A Greeting is not Just a Greeting

I teach all of my children to use their manners, and to be as polite as possible. In Cameron’s case, I have to remind him more frequently than I had to remind the other children at his age. It simply does not usually occur to him to observe the social expectations.

With this in mind, I place a reason why with the direction to say “Please” or “Thank you.” I say, “What should you say if someone does something nice for you?” He answers, “I should say, ‘Thank you.'” 

When it comes to greeting someone, I direct him to take the time to say “Hello” to them, but also to go a step further. I tell him to use the person’s name. When he first asked why he should use their name, I said, “Because it lets them know that you think they’re important.”

We all try to teach our children to have manners. In Cameron’s case, I am teaching him a valuable skill for survival and functionality in the outside world. 

The knowledge is slowly seeping in. For the past couple of days, he has greeted his van drivers as soon as he saw them. He also used their name! For a child who showed little or no awareness or interest in others just a couple of years ago, this is a huge milestone. I am quite proud.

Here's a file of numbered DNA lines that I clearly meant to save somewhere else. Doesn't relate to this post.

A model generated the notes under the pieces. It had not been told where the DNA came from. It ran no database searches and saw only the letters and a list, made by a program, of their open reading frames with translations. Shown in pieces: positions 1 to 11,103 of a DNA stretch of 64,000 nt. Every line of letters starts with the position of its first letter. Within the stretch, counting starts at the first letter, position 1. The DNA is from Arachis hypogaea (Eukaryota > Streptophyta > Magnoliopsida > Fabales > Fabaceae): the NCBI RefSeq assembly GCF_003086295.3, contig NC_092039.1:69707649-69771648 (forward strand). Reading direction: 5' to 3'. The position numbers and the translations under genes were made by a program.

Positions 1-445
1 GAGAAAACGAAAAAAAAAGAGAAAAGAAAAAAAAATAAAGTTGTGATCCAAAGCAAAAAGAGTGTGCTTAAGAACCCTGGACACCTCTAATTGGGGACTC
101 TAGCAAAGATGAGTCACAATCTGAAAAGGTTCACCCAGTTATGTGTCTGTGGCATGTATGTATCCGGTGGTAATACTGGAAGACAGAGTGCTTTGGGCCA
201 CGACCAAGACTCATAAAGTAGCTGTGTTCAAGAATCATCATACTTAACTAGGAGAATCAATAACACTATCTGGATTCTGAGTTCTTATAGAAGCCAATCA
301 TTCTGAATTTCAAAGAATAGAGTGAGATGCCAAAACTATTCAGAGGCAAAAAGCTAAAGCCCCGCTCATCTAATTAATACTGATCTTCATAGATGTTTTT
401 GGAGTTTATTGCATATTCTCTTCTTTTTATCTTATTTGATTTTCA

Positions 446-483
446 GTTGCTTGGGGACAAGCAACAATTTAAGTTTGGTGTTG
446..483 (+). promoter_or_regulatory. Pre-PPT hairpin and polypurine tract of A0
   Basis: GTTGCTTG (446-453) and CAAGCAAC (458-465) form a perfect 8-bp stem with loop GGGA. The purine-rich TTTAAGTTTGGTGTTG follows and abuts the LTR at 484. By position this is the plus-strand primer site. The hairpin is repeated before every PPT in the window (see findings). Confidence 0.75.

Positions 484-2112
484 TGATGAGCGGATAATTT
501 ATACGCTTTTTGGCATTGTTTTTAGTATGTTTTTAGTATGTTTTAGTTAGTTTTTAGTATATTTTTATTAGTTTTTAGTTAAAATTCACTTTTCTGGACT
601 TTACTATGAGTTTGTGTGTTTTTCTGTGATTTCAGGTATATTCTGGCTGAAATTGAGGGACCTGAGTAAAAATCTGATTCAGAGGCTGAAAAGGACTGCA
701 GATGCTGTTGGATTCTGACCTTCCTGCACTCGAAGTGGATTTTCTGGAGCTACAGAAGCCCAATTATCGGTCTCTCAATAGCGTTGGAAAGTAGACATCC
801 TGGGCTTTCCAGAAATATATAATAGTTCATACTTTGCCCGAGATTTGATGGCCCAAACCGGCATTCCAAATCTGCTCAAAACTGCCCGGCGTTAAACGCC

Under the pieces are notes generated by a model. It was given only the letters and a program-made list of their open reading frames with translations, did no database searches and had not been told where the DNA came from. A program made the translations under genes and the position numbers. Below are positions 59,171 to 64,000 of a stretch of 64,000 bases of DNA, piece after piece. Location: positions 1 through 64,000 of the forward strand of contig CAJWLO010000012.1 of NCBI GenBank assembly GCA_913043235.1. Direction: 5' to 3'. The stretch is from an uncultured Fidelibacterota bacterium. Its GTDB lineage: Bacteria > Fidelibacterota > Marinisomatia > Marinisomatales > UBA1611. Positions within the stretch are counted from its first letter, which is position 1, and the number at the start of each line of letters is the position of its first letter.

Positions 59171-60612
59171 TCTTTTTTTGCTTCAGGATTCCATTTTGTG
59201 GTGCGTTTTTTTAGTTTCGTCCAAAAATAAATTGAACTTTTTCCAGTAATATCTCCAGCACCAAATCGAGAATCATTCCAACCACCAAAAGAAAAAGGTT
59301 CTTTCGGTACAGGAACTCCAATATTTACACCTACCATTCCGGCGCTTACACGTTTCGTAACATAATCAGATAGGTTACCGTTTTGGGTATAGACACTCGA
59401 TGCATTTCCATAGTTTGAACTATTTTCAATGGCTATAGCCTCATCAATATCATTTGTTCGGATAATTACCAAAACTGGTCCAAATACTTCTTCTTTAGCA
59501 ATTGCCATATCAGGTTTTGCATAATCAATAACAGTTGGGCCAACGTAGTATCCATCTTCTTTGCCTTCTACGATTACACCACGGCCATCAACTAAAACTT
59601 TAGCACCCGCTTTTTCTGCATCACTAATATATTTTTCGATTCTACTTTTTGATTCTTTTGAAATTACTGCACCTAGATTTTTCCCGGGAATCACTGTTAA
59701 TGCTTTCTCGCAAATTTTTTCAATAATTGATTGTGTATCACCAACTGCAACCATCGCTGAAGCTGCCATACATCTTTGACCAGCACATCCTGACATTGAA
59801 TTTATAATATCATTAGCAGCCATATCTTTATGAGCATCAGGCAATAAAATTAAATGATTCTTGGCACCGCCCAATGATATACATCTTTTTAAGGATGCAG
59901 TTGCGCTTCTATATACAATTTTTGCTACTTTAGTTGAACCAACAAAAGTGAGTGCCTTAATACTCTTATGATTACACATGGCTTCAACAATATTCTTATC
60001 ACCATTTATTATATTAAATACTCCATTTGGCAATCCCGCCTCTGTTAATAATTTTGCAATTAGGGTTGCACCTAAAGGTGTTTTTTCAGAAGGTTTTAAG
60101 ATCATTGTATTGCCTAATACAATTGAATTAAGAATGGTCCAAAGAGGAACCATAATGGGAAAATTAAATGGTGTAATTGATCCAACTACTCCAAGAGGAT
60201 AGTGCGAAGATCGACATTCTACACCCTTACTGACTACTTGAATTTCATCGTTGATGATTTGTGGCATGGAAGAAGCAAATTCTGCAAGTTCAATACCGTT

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Posted on December 12, 2012, in Uncategorized. Bookmark the permalink. 2 Comments.

  1. I know it has been said before – but it often seems that the seemingly “Small” accomplishments are the best in cases like this. What was just an everyday teaching moment for your other children is a huge accomplishment for Cameron – and one to be celebrated 🙂 Well done!

    • Thank you, Dave. I find that the small things get celebrated on a deeper level with Cameron. He has to try three times harder for every accomplishment. Things we take for granted with the average child are monumental in the case of a child like him.

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